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Defending the rights of the dead

VANCOUVER (NEWS1130) – Do your charter rights die when you do?

That’s the argument as the Justice Department tries to have a lawsuit filed by the family of Lisa Dudley tossed out in a hearing that starts today at BC Supreme Court in Vancouver.

In 2008, Dudley and her boyfriend, Guthrie McKay were gunned down in their home in Mission. An RCMP officer responding to a call from a neighbour who heard gunfire did not even get out of his car to check, reporting everything looked normal. McKay died right away but Dudley sat slowly dying for four days before she was found in a dried pool of blood.

Dudley’s family has filed suit against the federal and provincial governments and the RCMP, saying her charter rights to life, liberty and security of the person were violated.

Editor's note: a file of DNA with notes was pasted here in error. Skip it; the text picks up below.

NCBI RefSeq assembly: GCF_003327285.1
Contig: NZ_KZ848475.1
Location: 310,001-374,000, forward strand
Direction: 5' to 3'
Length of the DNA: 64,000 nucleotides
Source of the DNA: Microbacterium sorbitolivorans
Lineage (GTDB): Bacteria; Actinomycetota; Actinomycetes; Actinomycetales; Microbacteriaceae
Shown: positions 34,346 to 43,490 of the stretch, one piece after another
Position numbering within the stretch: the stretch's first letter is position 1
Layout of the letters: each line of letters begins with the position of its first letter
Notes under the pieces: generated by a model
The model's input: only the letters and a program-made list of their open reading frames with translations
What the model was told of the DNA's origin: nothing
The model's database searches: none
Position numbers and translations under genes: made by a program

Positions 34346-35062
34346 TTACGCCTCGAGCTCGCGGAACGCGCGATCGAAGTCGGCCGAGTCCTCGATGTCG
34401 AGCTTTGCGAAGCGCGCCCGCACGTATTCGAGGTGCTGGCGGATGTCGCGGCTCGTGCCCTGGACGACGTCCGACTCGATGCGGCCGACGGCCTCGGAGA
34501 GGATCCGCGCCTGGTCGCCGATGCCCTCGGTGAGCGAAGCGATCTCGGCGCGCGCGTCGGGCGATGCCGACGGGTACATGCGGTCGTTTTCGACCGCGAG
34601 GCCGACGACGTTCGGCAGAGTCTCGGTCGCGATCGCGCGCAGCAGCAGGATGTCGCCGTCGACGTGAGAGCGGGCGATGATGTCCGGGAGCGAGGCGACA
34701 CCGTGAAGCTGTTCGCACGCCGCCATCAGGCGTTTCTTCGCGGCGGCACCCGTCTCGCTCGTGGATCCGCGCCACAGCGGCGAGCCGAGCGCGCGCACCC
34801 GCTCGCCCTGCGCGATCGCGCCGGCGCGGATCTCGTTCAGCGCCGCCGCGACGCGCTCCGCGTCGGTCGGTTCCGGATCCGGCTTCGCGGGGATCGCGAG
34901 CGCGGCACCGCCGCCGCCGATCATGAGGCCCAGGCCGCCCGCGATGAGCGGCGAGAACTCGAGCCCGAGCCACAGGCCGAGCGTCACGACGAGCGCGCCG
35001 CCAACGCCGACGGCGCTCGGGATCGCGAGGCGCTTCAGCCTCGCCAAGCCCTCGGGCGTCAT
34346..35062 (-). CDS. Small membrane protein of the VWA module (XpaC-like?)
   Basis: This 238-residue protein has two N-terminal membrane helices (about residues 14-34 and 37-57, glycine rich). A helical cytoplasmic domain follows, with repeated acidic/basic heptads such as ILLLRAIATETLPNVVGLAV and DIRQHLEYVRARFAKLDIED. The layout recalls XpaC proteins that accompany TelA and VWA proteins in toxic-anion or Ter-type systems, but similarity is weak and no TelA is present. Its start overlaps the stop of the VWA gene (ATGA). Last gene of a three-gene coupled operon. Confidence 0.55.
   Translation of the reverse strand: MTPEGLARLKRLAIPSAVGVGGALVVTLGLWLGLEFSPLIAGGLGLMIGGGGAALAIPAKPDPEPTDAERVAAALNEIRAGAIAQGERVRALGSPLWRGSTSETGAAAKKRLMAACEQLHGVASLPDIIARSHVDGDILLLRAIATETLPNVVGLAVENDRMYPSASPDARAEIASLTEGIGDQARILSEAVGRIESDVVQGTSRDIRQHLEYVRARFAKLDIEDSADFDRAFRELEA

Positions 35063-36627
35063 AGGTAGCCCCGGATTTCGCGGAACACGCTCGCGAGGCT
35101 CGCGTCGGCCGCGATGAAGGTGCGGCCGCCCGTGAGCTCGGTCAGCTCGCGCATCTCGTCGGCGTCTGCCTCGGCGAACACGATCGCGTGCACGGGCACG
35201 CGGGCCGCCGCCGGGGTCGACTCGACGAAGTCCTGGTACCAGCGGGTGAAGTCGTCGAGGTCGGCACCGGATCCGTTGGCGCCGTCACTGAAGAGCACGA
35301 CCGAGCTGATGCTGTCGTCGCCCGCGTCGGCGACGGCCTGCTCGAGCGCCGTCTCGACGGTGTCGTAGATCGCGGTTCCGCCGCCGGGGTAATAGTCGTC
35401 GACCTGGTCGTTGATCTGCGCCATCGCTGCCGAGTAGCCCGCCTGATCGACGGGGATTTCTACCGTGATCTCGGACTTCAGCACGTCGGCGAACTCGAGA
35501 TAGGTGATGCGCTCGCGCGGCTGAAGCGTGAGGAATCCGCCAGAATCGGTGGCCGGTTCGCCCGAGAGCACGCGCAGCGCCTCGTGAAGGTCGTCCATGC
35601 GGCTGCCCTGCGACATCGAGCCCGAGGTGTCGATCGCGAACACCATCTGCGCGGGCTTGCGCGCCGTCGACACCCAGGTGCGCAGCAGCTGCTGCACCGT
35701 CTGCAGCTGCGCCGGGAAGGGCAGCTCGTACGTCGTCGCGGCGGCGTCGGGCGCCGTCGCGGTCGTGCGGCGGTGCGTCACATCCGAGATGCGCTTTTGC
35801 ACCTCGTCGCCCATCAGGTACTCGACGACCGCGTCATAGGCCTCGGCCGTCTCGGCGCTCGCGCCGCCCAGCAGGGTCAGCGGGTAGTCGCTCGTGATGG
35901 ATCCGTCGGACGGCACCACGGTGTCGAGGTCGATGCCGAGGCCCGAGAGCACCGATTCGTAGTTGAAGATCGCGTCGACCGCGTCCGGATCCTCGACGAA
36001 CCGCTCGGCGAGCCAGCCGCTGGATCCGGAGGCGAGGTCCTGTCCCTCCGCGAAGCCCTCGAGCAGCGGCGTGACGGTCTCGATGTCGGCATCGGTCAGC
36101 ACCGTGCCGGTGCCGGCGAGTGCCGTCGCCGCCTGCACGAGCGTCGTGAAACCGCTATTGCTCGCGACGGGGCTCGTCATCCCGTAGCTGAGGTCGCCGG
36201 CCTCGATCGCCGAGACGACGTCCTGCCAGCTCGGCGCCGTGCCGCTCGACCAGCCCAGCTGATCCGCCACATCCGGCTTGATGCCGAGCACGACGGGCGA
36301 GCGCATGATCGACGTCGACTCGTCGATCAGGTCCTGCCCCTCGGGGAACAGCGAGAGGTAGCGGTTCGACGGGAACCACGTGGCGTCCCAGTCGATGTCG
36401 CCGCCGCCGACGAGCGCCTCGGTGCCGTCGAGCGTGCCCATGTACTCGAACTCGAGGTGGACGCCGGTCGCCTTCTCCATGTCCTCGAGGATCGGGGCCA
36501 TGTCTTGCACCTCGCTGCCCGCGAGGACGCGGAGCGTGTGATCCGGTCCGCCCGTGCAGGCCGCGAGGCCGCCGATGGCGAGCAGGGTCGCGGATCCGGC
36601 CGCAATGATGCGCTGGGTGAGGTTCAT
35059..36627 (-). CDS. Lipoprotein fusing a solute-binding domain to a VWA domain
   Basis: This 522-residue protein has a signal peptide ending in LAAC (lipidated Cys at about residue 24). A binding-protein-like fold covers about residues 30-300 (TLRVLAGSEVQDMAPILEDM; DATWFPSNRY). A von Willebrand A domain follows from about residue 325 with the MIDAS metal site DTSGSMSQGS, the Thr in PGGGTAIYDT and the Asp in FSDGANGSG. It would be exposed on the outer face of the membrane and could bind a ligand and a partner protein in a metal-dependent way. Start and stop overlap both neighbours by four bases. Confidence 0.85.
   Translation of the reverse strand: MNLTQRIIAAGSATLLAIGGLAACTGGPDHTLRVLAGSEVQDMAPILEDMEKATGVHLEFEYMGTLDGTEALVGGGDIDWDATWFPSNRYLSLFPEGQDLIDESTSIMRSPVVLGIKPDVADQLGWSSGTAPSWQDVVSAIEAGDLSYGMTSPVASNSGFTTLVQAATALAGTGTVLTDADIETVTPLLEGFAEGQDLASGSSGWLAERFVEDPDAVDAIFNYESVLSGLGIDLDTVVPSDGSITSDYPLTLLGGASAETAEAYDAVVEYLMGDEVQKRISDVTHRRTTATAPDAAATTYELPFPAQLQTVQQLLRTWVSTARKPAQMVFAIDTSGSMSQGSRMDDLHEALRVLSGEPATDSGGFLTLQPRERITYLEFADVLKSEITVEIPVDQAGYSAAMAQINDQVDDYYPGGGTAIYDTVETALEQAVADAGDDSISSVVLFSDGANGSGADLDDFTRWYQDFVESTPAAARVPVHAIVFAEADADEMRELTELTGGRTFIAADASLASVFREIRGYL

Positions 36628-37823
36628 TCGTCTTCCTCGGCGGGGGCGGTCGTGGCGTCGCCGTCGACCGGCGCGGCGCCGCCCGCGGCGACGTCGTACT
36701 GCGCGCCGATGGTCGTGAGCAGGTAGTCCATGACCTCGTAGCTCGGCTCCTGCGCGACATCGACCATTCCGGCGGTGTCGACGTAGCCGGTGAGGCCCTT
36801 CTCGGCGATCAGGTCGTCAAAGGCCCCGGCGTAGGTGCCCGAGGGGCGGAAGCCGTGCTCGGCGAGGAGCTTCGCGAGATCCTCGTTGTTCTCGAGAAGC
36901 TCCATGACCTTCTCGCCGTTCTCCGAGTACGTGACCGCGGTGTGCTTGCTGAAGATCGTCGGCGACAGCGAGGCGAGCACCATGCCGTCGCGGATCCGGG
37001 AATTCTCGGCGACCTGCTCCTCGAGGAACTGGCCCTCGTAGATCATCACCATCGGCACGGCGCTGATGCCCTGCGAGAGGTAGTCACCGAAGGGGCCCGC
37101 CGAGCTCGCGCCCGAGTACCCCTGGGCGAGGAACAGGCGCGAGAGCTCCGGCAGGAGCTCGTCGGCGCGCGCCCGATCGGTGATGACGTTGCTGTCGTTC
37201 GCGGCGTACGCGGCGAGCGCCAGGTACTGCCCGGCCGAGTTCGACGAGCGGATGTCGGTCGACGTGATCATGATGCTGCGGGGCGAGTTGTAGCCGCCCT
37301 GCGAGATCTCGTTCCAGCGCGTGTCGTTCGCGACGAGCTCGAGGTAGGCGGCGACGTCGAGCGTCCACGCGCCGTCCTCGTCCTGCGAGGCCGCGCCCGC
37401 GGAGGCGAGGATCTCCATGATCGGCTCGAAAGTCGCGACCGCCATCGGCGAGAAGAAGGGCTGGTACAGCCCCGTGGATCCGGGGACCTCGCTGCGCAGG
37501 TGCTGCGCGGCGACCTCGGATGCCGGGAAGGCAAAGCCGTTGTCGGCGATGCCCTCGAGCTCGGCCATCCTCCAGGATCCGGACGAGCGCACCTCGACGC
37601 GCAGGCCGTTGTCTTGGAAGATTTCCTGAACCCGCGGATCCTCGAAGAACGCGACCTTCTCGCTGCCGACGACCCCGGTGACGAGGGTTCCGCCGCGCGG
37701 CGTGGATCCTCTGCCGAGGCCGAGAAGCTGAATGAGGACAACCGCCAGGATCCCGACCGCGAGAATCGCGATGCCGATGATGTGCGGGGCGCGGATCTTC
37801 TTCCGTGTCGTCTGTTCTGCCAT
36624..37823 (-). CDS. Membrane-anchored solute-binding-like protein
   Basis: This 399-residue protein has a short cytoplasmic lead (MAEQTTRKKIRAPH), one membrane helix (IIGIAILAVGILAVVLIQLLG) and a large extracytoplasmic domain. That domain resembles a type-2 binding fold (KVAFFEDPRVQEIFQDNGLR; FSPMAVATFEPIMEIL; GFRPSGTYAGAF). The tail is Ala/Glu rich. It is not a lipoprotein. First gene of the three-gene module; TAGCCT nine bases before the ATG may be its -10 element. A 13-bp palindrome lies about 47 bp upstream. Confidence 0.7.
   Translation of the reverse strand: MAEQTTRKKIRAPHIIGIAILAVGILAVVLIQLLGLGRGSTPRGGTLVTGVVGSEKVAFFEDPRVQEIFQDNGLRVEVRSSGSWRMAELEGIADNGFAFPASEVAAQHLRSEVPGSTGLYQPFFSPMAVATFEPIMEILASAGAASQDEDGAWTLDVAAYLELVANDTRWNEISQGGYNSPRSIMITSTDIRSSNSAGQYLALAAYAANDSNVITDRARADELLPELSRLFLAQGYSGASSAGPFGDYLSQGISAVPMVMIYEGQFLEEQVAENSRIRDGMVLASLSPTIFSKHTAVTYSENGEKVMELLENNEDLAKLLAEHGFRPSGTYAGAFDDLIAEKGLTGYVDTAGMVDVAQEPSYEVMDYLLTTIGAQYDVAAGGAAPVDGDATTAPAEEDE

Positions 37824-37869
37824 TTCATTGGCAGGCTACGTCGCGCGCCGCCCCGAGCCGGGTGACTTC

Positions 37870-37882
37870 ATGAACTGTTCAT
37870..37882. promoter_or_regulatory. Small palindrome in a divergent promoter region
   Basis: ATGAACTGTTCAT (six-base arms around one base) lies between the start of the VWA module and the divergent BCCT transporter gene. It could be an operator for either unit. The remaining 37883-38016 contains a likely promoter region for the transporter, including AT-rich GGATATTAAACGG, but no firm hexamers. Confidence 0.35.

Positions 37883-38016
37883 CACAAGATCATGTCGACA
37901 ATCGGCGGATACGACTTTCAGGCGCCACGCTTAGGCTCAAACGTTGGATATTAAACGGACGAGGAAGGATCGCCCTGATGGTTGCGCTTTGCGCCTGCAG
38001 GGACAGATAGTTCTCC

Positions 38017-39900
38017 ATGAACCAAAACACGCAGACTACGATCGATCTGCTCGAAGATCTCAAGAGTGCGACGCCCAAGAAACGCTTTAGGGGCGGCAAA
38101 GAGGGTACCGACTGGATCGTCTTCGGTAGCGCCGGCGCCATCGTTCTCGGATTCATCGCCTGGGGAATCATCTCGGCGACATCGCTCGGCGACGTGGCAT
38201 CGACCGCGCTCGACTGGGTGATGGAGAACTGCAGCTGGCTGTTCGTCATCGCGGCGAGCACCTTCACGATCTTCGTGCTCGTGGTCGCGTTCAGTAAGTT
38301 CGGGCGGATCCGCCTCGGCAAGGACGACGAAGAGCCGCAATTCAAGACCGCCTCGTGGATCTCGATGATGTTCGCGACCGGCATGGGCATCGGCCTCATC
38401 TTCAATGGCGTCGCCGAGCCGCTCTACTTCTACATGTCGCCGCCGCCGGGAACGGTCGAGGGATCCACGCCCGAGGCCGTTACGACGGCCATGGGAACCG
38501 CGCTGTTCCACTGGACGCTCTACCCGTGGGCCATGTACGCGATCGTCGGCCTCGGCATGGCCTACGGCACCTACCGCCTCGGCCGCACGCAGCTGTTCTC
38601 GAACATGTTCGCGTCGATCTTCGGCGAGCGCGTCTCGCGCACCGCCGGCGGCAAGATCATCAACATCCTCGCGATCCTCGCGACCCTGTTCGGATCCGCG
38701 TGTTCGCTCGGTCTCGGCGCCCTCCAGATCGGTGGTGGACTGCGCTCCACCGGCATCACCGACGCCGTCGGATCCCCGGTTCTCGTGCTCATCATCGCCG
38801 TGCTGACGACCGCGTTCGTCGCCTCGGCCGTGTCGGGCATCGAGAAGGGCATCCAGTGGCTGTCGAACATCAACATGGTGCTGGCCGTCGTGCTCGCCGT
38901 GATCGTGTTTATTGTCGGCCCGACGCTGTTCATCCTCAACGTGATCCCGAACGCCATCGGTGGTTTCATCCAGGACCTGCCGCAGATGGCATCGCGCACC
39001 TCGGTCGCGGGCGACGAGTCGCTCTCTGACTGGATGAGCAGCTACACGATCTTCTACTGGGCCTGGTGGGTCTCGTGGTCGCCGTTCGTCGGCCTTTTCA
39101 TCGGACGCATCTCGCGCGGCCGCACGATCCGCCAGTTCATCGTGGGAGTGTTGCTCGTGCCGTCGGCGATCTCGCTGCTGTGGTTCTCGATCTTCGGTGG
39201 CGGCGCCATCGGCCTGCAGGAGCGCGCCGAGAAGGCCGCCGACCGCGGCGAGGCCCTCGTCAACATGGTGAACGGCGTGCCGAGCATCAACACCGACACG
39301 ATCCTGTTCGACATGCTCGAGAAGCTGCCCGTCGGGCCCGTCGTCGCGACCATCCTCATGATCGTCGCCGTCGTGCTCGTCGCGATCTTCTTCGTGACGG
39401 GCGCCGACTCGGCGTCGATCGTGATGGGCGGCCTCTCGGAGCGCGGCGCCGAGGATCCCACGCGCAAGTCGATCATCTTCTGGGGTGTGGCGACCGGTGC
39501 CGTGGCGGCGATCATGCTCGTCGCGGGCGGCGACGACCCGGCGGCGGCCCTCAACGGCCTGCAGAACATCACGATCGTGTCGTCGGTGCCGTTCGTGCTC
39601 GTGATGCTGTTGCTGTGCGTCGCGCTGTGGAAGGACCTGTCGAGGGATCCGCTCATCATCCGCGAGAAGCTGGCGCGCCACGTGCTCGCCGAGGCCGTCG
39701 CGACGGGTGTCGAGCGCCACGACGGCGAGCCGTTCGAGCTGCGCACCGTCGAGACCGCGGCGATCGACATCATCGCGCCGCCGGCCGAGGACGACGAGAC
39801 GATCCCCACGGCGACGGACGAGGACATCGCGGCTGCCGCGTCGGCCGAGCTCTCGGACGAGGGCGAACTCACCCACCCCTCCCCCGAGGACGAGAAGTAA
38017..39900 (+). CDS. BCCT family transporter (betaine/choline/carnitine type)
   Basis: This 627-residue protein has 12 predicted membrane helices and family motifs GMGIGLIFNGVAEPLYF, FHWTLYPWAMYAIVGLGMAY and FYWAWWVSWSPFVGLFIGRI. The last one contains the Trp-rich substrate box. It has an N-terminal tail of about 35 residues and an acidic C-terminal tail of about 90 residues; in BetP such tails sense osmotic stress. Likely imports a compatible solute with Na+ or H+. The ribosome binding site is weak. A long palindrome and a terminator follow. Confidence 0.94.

The federal and provincial  governments have applied to have the suit dismissed, stating a deceased person’s rights can not be taken up by others, even close family members.

The family’s lawyer, Monique Pongracic-Speier, argues they can. “And that is based on the fact that the wrong is a wrong not only on Lisa Cheryl Dudley but against the public of Canada as a whole,” she tells News1130.

Dudley’s family will be at the hearing. Her stepfather Mark Surakka says the circumstances surrounding her death were abhorrent and the system failed her terribly.

“How could we not speak on Lisa’s behalf? It’s just the right thing, ” he tells News1130.

“I know the government is arguing that Charter rights are just personal, that no one can claim another’s rights and that rights do not continue after death. I’m not a legal person but I would argue there must be hundreds, if not thousands, of people who’ve been caught in a situation where they’ve grieved and then realized there are issues that their loved ones weren’t granted under the Charter. I think it’s time to examine that.”

Arguments will be heard at BC Supreme Court in Vancouver today and tomorrow.